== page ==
In Virgil's Aeneid, perhaps the most famous book in classical Latin literature and one of the most famous poems of all time, the Roman hero, Aeneas, makes use of this "golden bough" at a critical juncture of the book. The "golden bough" was to be found on a special tree in the grove sacred to Diana, at Nemi; a tree containing a mistletoe plant. The prophetess Sibyl instructed Aeneas to pluck this magic bough before attempting his descent into the underworld. Sibyl knew that, with the aid of such magic, Aeneas would be able to undertake the perilous venture with confidence. Two doves guide Aeneas to the grove and alight upon the tree, "from which shone a flickering gleam of gold. As in the woods in the cold winter the mistletoe -- which puts out seed foreign to its tree -- stays green with fresh leaves and twines its yellow fruit about the boles; so the leafy gold seemed upon the shady oak, so this gold rustled in the gentle breeze." (Aeneid VI, 204-209).

The title of Sir James G. Frazer's anthropological classic, "The Golden Bough" (1922), derives from this very scene in Virgil's Aeneid. But just how, you might be asking, can something green like mistletoe plants become associated with the color gold? According to Frazer, mistletoe could become a "golden bough" because when the plants die and wither (even evergreens eventually die, of course), mistletoe plants acquire a golden hue. Fair enough. But once again, botany and folklore most likely must be mingled to arrive at the full explanation.

The perception of goldenness in the dried leaves of mistletoe plants was probably influenced by the fact that, in the folklore of Europe, it was thought that mistletoe plants in some cases are brought to earth when lightning strikes a tree in a blaze of gold. And a fitting arrival it would be, after all, for a plant whose home is half way between the heavens and the earth."

Enjoy those kisses under the mistletoe, just don't eat the berries because they are poisonous!

Friday, December 7, 2012

Emerald Green is Pantone's Choice for 2013

Let's hope that Pantone's announcement of Emerald Green as the color of 2013 is prophetic of good financial times on their way.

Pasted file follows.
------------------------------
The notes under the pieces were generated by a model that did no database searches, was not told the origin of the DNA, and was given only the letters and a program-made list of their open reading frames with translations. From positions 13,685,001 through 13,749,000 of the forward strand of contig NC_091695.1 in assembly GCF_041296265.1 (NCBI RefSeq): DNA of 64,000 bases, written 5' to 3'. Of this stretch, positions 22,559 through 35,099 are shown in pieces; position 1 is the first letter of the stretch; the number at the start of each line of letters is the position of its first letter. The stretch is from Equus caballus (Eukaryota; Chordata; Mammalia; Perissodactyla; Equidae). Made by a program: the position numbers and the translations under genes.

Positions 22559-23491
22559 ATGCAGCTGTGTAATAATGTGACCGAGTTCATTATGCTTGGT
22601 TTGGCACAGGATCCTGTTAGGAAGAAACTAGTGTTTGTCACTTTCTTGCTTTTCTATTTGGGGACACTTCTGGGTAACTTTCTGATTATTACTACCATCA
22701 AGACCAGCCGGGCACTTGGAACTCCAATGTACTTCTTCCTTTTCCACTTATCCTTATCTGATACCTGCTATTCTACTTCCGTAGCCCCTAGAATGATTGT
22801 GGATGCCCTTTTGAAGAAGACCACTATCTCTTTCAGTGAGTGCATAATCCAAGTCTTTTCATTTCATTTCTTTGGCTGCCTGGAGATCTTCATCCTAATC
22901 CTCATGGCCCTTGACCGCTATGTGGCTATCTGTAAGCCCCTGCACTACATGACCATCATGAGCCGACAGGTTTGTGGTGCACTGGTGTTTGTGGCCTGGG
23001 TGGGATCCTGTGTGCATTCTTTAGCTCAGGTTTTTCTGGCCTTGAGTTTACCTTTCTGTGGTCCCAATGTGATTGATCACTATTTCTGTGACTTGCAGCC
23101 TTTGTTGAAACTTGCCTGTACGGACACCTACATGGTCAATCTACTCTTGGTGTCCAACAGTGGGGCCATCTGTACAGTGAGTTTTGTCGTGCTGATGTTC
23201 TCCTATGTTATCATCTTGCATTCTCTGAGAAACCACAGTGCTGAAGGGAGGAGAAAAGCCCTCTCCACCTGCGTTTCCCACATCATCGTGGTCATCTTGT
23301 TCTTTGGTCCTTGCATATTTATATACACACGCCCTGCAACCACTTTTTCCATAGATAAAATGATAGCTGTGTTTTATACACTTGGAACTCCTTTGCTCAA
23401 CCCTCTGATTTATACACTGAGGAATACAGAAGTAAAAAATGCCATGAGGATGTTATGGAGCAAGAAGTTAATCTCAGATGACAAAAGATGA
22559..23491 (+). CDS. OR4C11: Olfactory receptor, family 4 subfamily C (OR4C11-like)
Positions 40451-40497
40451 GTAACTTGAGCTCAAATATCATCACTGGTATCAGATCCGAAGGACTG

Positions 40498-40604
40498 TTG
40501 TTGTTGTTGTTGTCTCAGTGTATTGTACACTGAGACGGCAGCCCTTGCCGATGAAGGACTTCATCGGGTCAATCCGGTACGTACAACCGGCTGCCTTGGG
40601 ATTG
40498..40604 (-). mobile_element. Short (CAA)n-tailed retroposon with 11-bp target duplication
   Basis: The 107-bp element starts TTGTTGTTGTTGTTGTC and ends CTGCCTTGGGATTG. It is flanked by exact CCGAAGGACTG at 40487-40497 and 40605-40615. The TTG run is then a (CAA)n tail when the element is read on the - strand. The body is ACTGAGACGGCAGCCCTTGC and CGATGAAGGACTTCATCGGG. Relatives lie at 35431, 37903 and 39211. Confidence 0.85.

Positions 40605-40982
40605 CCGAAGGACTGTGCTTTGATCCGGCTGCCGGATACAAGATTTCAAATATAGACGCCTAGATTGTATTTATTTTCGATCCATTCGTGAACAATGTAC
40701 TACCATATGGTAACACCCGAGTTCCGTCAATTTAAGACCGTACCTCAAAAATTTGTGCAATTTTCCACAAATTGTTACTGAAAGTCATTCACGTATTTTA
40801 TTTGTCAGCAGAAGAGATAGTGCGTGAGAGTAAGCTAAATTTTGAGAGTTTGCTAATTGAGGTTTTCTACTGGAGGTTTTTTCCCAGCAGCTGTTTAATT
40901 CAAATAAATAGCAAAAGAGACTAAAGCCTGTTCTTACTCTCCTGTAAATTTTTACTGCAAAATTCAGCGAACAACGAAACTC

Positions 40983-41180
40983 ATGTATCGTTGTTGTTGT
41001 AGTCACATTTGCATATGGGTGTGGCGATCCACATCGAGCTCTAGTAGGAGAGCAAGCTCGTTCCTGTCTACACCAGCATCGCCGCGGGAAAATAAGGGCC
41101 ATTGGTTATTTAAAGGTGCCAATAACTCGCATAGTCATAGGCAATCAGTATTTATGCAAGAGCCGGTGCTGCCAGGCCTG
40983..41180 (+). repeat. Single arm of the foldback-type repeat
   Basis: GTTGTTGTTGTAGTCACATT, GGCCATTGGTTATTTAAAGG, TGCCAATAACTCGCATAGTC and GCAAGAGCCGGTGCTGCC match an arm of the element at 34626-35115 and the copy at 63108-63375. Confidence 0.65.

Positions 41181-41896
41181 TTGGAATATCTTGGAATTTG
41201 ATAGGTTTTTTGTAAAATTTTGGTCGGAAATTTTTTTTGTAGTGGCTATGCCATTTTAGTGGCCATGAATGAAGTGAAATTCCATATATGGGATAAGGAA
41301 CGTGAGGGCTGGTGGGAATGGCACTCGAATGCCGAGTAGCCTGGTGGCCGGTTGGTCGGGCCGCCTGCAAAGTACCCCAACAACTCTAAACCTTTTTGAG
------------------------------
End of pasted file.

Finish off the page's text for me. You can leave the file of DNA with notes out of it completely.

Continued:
Pantone name emerald the colour of 2013

Pantone, the global authority on colour, announced emerald green as the colour of 2013.
BY Olivia Bergin |    
The Duchess of Cambridge in an emerald Mulberry dress in London in October, 2012
The Duchess of Cambridge in an emerald Mulberry dress in London in October, 2012 Photo: REUTERS
Every December, Pantone, the provider of professional colour standards to the design industries, announces its colour forecast for the following year.

Just look to the Duchess of Cambridge - who recycled a positively regal-hued emerald Mulberry dress for a public appointment at the Natural History Museum last week.

"The most abundant hue in nature, the human eye sees more green than any other colour" explains Leatrice Eiseman, executive director of the Pantone Colour Institute of the shade, adding: "This powerful and universally-appealing tone translates easily to both fashion and home interiors."
But how is the annual colour determined and what does it mean in terms of fashion trends?

Pantone's Institute combs the world of entertainment to travel, sports events to new textile developments - looking for colour influences. The fashion world's adoption of green also plays a part: its recent rise on the red carpet and on the catwalks, and in men's sportswear knitwear and ties, add to Pantone's belief that emerald will "continue to make a statement beyond spring and summer into fall and winter."



Colors for Christmas

Elvis rocked out on Blue Christmas years ago, with romantic lyrics.

I'll have a blue Christmas without you
I'll be so blue just thinkin' about you.
Decorations of red on a green Christmas tree
won't be the same, dear, if you're not here with me.

And when those blue snowflakes start fallin',
that's when those blue memories start callin'.
You'll be doin' alright with your Christmas of white,
but I'll have a blue, blue, blue Christmas.

And, let's not forget his rendition of White Christmas

I'm dreamin' of a white Christmas
like the ones I used to know
where those treetops glisten and
children listen to hear sleighbells in the snow.

I'm dreamin' of a white Christmas
with every Christmas card I write.
May your days be merry and bright
and may all your Christmases be white.

If you decorate for Christmas, let me know what colors you use, I'd like to
report back what colors the majority of readers report. And, for incentive, the first one to respond will be receiving the Elvis Presley CD "It's Christmas Time."